Summer and early fall are spent fishing in the little village of Pilot Point. Last year, my husband and I filled almost our entire deep freeze with salmon and trout. Unfortunately, at the end of the school year this year, the school district told us we needed to turn off our electricity over the summer. This threw me into a full-blown panic, as I didn’t want to throw away our unused food.
I donated much of our food, things like the frozen veggies or burgers. The fish that we caught I felt so much attachment to though that I hated to donate it. This fish represented Cody and I’s hard work from the previous summer. That fish represented the long hours that we had spent hauling nets off of the beach and filleting them up. That fish represented a learning experience that I’ll never forget.
Still, I knew I couldn’t let it go to waste. There was much internal debate, and external because Cody was adamant that I get rid of it and stop being so sentimental. Finally, I ended up deciding to donate about 50% of it to a few local families. The other 50% I decided that I would bring back to the lower 48 with me as gifts for my family. I packed up my little red cooler full of about 30 fillets and a few jars of salmon, and hoped that everything would stay frozen for the duration of our travels. I ended up taking enough that each family member that we shared fish with received about 4 packs of fillets and a jar of canned salmon.
Luckily, everything stayed frozen during our travels. I packed the fish in tightly and lined the top and bottom of the cooler with ice packs. Then, I duct taped the cooler closed to ensure that it would stay tightly sealed throughout our travels. I also let the airline know that it was perishable and they put it in a freezer for me up until our flight left, which I was endlessly thankful for. When we landed, the first thing I wanted to do was tear open the cooler and check on the state of my fish, but I refrained because I knew that the second I opened it the temperature in the cooler would start dropping.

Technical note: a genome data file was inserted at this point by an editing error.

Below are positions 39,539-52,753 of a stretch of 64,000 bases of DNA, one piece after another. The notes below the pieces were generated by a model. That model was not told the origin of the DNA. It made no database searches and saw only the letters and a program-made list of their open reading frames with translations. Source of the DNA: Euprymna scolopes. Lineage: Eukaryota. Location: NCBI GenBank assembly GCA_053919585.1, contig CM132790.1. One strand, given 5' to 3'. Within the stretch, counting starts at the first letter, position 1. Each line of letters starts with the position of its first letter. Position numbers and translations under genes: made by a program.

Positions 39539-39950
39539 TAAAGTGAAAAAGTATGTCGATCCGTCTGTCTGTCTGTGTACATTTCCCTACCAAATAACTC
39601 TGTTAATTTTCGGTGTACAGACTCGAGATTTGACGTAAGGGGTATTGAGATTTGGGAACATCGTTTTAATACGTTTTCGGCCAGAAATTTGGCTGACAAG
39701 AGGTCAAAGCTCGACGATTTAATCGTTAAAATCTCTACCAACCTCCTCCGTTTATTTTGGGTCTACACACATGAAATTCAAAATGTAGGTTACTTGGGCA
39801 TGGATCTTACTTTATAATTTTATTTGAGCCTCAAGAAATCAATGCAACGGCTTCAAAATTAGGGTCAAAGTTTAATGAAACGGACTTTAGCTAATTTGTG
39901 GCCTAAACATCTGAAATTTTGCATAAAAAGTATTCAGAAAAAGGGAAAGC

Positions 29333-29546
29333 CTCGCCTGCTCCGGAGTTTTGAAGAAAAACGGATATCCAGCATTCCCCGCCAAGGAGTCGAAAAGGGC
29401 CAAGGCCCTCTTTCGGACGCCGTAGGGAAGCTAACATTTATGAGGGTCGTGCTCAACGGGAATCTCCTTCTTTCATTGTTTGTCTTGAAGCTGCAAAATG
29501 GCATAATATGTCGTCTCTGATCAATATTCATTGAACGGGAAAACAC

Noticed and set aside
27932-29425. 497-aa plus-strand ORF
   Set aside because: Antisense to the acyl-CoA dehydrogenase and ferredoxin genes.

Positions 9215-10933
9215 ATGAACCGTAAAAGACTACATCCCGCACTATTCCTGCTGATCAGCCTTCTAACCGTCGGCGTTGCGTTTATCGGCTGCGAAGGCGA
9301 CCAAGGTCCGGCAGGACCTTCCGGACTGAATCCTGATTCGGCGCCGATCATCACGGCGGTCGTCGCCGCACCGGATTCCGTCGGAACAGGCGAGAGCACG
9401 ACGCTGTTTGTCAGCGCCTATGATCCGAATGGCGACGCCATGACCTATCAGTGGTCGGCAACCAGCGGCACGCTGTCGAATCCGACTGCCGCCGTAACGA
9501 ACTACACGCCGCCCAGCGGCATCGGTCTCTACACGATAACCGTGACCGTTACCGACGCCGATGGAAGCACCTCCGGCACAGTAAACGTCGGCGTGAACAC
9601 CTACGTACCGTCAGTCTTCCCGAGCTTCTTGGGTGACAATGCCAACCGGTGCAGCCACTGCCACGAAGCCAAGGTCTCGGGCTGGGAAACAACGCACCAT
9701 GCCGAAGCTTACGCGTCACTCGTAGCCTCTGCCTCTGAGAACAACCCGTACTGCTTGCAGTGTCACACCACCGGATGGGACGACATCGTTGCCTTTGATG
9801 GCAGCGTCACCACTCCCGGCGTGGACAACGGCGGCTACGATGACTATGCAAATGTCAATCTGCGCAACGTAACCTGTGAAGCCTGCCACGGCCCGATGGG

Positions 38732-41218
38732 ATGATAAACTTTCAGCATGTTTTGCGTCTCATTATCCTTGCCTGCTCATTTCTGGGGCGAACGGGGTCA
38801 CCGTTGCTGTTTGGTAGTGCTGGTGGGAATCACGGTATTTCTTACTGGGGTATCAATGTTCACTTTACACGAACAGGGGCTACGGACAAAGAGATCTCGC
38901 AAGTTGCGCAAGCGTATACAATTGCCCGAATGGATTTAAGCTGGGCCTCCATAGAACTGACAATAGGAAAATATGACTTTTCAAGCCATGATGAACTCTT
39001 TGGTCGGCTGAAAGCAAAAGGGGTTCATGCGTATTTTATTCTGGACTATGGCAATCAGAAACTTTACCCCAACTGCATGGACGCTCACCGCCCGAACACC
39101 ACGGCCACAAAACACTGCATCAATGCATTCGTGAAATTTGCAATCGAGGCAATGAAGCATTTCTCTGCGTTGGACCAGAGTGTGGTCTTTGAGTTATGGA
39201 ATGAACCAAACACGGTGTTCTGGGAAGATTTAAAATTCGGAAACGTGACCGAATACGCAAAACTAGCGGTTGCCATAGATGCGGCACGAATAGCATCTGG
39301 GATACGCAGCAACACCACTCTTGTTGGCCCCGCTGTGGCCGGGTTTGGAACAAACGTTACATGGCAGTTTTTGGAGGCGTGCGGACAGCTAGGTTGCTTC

When I finally reached my mom’s house, one of the very first things I did was transfer the fish into her freezer. I was amazed that everything was still 100% frozen. My ice packs had become a bit mushy, but even they weren’t totally soft yet. I was pretty impressed too because the cooler was just a cheapie from Walmart. I had been throwing around the idea of getting a Yeti because we often require a cooler to transport food back to the village from Anchorage. I think I’ll be sticking with my Walmart cheapie for awhile though because it held up so well through three flights and 4,000+ miles of travel.
One of the nicest things about taking fish home to my family was that I was able to show-off some of my cooking skills, all while sharing a meaningful part of my life with them. Most people won’t get the opportunity to eat wild caught salmon from Alaska (or if they do it’s the crummy Chum Salmon that is often pedaled in the lower 48). Since arriving, I’ve been busily cooking and sharing recipes, which has been a fun experience. I’m so glad I pushed to bring home some of the salmon because it has been a hit!